Cooling Issues - System Will Not Work

System will not run. Stuck on perpetual cooling.

Yes… I’ve tried all your suggestions posted on the forum.

What model :glowforge: do you have?
What is the ambient temperature, measured, next to your :glowforge:?

Sounds like you’ve already seen the posts where we say:

Your Glowforge features a closed-loop liquid cooling system that uses the air from the room to remove heat. It is designed to be used when the temperature next to your Glowforge is between 60 degrees Fahrenheit (16 Celsius) and 75 degrees Fahrenheit (24 Celsius). To check, put a room thermometer next to the right hand side of the Glowforge; it draws in air from underneath, on the right.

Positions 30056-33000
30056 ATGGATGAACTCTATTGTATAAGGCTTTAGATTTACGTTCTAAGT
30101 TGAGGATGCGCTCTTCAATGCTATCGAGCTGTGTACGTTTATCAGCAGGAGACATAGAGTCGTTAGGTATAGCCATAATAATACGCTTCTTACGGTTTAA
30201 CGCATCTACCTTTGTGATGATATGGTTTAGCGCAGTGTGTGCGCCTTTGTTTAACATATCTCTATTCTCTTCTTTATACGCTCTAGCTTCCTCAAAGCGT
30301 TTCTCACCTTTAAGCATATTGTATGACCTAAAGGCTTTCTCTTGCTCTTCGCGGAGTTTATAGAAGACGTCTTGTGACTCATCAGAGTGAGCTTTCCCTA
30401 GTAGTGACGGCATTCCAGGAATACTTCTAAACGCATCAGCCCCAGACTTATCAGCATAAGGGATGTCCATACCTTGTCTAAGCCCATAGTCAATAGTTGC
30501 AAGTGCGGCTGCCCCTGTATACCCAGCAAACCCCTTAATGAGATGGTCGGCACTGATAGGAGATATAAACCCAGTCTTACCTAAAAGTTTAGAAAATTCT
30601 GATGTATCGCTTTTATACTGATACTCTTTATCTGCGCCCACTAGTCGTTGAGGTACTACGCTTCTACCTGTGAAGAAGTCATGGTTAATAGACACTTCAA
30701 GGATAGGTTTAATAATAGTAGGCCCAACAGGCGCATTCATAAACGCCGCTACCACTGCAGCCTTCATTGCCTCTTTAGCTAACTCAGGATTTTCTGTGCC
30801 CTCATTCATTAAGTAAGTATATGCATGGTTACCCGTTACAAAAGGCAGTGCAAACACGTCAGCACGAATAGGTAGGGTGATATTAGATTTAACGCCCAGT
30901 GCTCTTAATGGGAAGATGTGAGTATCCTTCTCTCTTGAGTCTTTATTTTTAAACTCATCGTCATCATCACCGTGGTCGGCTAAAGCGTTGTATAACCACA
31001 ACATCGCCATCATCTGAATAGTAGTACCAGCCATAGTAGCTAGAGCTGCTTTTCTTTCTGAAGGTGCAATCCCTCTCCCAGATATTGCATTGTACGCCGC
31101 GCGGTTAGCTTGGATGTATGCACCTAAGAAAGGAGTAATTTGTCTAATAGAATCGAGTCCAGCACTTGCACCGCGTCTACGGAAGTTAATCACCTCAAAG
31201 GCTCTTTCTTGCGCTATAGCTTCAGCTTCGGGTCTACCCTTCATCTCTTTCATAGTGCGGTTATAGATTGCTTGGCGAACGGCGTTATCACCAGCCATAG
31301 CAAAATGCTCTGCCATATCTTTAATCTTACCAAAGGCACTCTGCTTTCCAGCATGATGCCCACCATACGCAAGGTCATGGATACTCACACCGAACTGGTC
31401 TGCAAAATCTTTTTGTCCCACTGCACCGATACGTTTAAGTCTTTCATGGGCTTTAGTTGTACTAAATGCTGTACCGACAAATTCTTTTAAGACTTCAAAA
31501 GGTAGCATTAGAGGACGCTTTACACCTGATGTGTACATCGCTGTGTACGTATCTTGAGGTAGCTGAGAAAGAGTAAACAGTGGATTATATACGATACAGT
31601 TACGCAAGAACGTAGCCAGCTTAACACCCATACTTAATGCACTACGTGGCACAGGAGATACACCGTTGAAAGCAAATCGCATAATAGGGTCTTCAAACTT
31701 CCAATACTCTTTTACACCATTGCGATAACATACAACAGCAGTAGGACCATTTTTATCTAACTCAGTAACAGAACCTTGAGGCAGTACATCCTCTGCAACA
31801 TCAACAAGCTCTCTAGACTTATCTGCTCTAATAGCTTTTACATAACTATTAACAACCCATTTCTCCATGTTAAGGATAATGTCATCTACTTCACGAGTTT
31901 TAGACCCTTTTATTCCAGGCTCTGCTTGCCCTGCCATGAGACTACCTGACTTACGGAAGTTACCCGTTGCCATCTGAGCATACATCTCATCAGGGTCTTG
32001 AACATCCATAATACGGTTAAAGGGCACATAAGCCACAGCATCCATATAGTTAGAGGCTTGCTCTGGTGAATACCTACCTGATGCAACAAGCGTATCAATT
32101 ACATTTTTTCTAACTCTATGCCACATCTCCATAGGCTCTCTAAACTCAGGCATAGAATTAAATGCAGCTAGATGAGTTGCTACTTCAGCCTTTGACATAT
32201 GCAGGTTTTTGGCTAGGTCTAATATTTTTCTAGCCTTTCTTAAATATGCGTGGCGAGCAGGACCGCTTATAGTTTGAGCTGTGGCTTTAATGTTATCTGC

You can try any of these things to improve warm-weather performance:

  • Try printing with no material on the bed (so as not to generate smoke and fumes) and no exhaust hose attached. If this works, then the problem may be that your exhaust hose is constricting the flow of air out of the unit, preventing cooling.

  • Examine the bottom-right side of your Glowforge, and ensure that there is no fabric or other flexible material underneath it, like a tablecloth. There are air intake vents, and if they become obstructed, it makes cooling less effective.

  • Try pointing a fan at the right side of your Glowforge. If there is warm air around the intake, this could help it cool off.

  • Power off your Glowforge when you are not using it. When your Glowforge sits idle, the fans are off, so heat can build up